God's Word is Trustworthy (5)
February 17, 2009
A few years ago Al Mohler wrote an article reflecting on John Killinger's book "Ten Things I Learned Wrong from a Conservative Church." I read Killengers book when it was released. It is a powerful illustration of what happens when the Scriptures are abandoned as God's trustworthy and truthful Word. It is an article that fits well in my current series of posts on the reliability of the Bible.
Read the entire post HERE.
Basic to Killinger's theological transition is his rejection of the Bible as the literal, inerrant Word of God. Having been taught as a young Southern Baptist that the Bible is, word for word, the very Word of God, Killinger moved on to see the Bible as a mere record of theological reflections, limited and corrupted as they are, of ancient people. Those who believe that the Bible is actually God's Word are, by implication, just simplistic fools yet unenlightened by modern scholarship...
Conservative Christians, we are now told, are also hung up on sex. This leads to our repressive understanding of human sexuality and explains, of course, why we believe homosexuality to be sinful. Jesus, Killinger claims, "almost never said anything condemning sexuality." Freed from a commitment to the comprehensive truthfulness of the biblical text, he can just ignore whatever passages declare all sexual expression outside of marriage to be sin...
In the confrontation between the Bible and science, science wins. We should not be concerned about this, Killinger assures, because, "God doesn't need an inerrant Bible to be God. True believers shouldn't need it either." At this point, Killinger commends the example of Benjamin Franklin, who said that he read the Bible as he ate fish, throwing aside the parts that would stick in his throat...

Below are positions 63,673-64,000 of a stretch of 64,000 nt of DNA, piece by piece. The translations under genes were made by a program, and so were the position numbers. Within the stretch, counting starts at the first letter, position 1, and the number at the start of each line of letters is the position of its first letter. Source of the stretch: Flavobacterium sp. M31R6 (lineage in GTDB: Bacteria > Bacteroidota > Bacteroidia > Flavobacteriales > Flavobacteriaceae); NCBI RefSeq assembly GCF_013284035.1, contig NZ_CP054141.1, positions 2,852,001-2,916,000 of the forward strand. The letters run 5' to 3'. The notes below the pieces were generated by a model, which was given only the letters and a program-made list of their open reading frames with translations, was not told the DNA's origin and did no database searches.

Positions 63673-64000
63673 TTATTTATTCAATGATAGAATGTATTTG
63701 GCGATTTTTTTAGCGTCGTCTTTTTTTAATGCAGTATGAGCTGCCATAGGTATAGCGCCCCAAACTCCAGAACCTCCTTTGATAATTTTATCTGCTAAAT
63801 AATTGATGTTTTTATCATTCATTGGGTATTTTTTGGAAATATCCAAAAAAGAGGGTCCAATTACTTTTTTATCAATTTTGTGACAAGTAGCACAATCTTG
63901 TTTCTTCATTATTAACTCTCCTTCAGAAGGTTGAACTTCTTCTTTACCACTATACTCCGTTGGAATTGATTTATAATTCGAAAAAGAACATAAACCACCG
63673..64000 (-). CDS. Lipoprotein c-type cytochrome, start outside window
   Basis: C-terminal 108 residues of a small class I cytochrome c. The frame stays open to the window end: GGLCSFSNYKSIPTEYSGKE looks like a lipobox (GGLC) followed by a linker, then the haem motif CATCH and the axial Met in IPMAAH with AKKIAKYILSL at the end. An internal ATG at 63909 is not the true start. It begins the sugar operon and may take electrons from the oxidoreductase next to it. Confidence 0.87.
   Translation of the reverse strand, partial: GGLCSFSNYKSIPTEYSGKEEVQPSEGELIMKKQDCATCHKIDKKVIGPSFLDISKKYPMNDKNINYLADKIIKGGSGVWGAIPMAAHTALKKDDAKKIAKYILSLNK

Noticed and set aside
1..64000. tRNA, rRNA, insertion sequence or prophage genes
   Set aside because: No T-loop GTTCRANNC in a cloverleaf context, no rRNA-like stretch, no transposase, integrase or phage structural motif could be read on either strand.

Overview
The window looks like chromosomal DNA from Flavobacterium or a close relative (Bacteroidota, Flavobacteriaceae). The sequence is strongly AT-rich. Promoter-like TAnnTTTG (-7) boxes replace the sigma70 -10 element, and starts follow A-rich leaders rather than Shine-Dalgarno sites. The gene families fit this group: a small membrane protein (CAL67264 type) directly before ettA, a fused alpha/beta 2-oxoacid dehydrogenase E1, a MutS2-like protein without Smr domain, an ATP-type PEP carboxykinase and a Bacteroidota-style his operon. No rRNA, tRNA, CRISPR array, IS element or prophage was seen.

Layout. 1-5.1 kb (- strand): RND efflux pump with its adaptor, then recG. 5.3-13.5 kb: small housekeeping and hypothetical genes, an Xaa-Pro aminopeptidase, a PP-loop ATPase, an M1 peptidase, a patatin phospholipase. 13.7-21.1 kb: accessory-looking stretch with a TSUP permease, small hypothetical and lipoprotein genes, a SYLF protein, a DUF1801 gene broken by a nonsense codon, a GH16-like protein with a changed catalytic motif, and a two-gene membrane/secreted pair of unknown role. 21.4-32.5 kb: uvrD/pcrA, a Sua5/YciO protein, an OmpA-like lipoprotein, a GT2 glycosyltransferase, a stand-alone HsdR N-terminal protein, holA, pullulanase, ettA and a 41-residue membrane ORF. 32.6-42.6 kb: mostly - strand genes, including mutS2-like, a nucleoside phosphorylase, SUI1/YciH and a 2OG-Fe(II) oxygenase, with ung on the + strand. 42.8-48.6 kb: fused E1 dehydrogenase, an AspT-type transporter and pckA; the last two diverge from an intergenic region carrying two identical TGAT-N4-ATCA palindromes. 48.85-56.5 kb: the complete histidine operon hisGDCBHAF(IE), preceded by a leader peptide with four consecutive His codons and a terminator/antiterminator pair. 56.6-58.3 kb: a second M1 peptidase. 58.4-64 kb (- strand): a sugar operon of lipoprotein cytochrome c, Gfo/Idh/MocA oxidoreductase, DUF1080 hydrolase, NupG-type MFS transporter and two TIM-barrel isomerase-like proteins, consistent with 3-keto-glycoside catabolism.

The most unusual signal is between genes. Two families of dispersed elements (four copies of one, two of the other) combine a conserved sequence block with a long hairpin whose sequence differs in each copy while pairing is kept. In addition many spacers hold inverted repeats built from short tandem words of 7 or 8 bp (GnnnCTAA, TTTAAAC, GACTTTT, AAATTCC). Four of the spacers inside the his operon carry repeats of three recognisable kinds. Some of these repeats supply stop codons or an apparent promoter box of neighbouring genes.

In his first chapter, Killinger recounts a lunch conversation with Jerry Falwell, Pastor of Lynchburg's Thomas Road Baptist Church. One can only imagine the fireworks which must have resulted from the encounter between Falwell and Killinger during the years they served prominent pulpits in the same city. During their lunch conversation, Falwell warned of the slippery slope toward doctrinal compromise that follows the denial of biblical authority. At the end of Ten Things I Learned Wrong From a Conservative Church, Killinger acknowledges that Jerry Falwell was right. "Once we were able to say out loud that the Bible is not the inerrant word of God--that its inspiration is not really different from that of the Bhagavad-Gita or Thoreau's Walden or Maya Angelou's poems--then a great number of conservative and fundamentalist idols begin to topple." Furthermore, Killinger recounts that without an affirmation of the inerrancy of Scripture, it is "a simple step to denying that Jesus is the only way to God, or that he really had to die for our sins."
Read the entire post HERE.